Dear New York Times, I don’t get religion either.

In an NPR interview last week with Terry Gross, executive editor of the New York Times Dean Baquet said this:

“I think that the New York-based and Washington-based too probably, media powerhouses don’t quite get religion. We have a fabulous religion writer, but she’s all alone. We don’t get religion. We don’t get the role of religion in people’s lives.”


Well, that explains a lot.

Or does it?

Religion is a hot-button word these days. Quite honestly, I’m not sure I “get religion” either, based on how the media and even some churches define it.

Religion is liturgy and ritual, tradition and philosophy, exegesis, hermeneutics, rules and roles, which can be well and good in moderation but none of it goes very far. Folks can walk around all day long, all year long, all their lives long and say they have and do religion. They can go through the motions of ceremonies and holidays and quote great thinkers and claim to be great thinkers themselves. They can get married in and bring their kids to and attend funerals at religious places. At it’s worst, some claim religion and say G-d is why wars and sickness and natural disasters happen. Others claim religion and go on and abuse children and burn crosses and hate Jews and LGBTQ’s and say that G-d hates them, too.

But religion like that is not what Mr. Baquet and his fellow New York Times editors are missing.

If Mr. Baquet and editors at the New York Times want to understand “religion,” what they really need to understand is faith.

For whatever reason, perhaps because of the way He saved me from abominations I survived early in life, I can’t remember a time when I didn’t have faith in G-d and Jesus Christ. I always believed all the stories about G-d saving people from lions and fire, floods and Pharoahs. I believed Jesus died and rose again. I believe G-d spoke to Saul on a dusty road near Damascus, used him as Paul, and that he still does that to men today.

Sometimes I’m not sure if it’s a good or a bad thing to have always had faith, to have always been aware of the fact that 1) I need saving and 2) I need a Savior. In many ways, I think it would be easier to go about life oblivious to the Cimmerian ache not only in the sunken eyes of hurting people all around us, but especially in myself. Believing social reform and government, economic policy and academia can fix this broken world would be more sagacious, after all, than believing in something that can’t be seen or explained.

Regardless, I realized faith–or at the very least, hope that can lead to faith–showed up in what Baquet said in a rather interesting way. I almost missed it myself.

We have a fabulous religion writer, but she’s all alone,” he said.

Now, I don’t know anything about who the religion writer is for the New York Times. As such, I can’t and won’t comment on whether or not she is a Christian or Jewish or Muslim or whatever. What I can comment on is the fact that Baquet says she is alone, and alone is a pretty significant place to be in lieu of the upside-down, unlikely, impossible things G-d did at Christmas.

See, one person alone and with faith has always been the way G-d works to free people from oppression and deliver them from slavery.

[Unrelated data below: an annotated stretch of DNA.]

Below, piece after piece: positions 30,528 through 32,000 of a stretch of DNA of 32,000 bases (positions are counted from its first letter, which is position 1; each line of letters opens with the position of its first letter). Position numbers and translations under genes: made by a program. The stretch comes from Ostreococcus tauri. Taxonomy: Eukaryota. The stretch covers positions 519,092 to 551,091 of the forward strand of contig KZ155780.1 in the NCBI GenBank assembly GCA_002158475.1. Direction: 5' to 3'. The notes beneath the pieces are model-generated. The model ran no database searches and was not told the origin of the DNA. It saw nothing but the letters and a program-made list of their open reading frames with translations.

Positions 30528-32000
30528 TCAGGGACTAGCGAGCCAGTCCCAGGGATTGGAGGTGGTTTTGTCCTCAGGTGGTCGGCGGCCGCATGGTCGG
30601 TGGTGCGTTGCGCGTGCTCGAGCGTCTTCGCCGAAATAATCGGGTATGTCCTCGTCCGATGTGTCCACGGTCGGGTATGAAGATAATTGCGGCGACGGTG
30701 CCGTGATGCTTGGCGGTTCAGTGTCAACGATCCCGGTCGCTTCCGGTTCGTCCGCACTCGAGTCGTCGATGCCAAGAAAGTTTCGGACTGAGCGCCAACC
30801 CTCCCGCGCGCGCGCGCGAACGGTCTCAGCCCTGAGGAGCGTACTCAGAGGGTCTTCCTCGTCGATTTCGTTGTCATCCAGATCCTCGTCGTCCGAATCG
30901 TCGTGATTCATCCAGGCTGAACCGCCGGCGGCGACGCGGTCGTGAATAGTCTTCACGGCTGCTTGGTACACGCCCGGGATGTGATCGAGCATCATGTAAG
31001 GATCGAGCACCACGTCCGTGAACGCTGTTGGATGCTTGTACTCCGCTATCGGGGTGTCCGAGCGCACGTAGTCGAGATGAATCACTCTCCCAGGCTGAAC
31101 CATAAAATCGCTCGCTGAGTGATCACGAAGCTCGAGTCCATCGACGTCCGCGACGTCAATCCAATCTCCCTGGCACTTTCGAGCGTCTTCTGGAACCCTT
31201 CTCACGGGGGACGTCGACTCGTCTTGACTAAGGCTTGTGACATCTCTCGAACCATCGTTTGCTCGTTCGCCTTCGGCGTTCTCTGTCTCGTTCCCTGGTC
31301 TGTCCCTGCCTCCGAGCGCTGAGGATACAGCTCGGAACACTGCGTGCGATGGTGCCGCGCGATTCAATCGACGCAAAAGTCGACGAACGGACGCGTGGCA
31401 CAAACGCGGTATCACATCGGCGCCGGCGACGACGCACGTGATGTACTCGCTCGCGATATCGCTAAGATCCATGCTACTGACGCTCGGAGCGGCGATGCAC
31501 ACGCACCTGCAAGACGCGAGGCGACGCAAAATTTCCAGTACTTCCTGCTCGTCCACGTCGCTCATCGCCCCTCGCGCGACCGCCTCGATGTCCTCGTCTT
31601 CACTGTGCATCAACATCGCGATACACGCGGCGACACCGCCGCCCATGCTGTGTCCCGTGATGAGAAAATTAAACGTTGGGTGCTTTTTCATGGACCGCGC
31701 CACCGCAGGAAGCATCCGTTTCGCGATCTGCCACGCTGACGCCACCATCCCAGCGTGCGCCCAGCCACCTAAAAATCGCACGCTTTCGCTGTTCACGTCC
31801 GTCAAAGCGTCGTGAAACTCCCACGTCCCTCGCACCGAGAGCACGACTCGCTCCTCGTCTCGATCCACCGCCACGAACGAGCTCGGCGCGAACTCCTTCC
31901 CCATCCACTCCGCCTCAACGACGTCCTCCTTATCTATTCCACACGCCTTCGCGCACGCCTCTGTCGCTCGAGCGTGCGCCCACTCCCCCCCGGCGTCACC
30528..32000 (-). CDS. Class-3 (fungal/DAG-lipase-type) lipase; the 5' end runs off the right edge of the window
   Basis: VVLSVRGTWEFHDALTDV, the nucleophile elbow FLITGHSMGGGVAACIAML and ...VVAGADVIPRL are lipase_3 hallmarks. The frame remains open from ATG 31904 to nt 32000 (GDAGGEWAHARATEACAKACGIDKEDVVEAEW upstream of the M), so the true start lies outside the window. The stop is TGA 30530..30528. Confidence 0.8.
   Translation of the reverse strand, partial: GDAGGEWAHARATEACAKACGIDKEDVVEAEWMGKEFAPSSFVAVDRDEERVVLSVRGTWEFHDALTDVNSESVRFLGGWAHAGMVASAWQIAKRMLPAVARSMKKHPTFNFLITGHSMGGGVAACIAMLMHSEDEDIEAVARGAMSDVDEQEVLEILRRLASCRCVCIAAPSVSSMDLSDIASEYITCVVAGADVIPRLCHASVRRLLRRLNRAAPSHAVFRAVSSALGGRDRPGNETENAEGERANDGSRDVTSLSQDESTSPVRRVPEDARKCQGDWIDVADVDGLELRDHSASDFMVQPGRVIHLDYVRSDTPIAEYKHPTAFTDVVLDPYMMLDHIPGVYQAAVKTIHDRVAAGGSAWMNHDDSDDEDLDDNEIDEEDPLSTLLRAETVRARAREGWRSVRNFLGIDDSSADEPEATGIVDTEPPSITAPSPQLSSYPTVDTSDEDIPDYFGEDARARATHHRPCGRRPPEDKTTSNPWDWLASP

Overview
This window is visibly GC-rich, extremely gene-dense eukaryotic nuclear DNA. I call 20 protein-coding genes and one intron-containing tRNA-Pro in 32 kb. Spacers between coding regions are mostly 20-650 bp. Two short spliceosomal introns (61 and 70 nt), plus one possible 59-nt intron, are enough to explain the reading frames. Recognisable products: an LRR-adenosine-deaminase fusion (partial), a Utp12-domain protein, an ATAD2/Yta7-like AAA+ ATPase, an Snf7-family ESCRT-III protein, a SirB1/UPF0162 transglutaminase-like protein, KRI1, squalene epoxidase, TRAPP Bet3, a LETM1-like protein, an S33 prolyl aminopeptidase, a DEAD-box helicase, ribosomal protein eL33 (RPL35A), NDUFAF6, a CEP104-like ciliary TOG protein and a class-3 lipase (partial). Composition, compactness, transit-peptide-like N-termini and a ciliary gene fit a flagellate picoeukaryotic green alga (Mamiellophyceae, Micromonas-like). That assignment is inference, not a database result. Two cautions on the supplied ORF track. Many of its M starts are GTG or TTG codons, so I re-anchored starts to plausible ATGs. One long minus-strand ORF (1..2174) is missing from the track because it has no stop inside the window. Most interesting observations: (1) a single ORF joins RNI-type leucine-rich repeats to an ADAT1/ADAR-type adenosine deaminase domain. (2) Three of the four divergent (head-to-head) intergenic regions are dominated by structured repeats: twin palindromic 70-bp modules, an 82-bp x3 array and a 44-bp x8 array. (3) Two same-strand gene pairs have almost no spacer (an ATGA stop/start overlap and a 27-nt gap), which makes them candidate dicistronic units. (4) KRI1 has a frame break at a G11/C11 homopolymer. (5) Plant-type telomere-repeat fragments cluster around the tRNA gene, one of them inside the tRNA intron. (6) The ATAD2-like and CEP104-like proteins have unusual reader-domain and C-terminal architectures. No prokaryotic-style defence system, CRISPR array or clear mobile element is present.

NoahAbraham. Moses. Joshua (Numbers 13, 14, and the Book of Joshua). Jacob (Genesis 28-32). Jochebed (Exodus 1-2; Exodus 6:20; Numbers 26:59). Rahab (Joshua 2). Queen Esther (The Book of Esther). King David (I-2 Samuel). Hannah (I Samuel 1).

The people G-d used weren’t perfect, either. (They still aren’t.) Far from it. Moses murdered a man. Rahab was a prostitute. King David was an adulterer and sent a man to his death. There were faults in all of them, just like there are faults in each of us.

And then there was Christmas.

One teenage virgin.

One baby.

One star.

One man.

One cross.

One sacrifice abrogating all others.

One Savior who came to redeem one person at a time.

One G-d who claims us.

Who restores us.

Who loves us.

And who frees us.

I don’t get religion either, Mr. Baquet.

What I do get is that we here in America are oppressed by much–obviously not things like Aleppo, but I’m not talking about that right now. Americans are oppressed by things like division and hopelessness, government overreach and unemployment, drug epidemics  and sometimes by hardships of our own doing.

What I also get is that faith, once tried, is real.

Faith doesn’t keep bad things from happening like abuse and incest, cancer and catastrophe, wars and drunk drivers and infertility, hunger, murder, or funerals at Christmastime. But faith makes it possible to survive.

Faith frees us to heal.

And faith makes it possible to fully, wholly live.

Faith doesn’t make the greatest fodder for front page news, because faith shows up in tender mercies, in hospital waiting rooms, and with a hymn and softly falling snow at a funeral. Faith shows up in the farmer who plants his crops after a year of hard drought. Faith shows up in a mother waiting in line at a food bank and in the child who leaves his change in an offering plate.

No, the New York Times probably won’t soon figure out the role that faith plays in people’s lives.

Because faith is the assurance of things hoped for, and faith is the conviction of things not seen.

Faith isn’t a beat, Mr. Baquet.

Faith is a Savior.

And faith is what holds everything together for believers.

“Blessed be the Lord God of Israel,
    for he has visited and redeemed his people
and has raised up a horn of salvation for us…
to show the mercy promised to our fathers
    and to remember his holy covenant…
because of the tender mercy of our God,
    whereby the sunrise shall visit us from on high
to give light to those who sit in darkness and in the shadow of death,
    to guide our feet into the way of peace.” ~Luke 1:68-69; 72; 78-79

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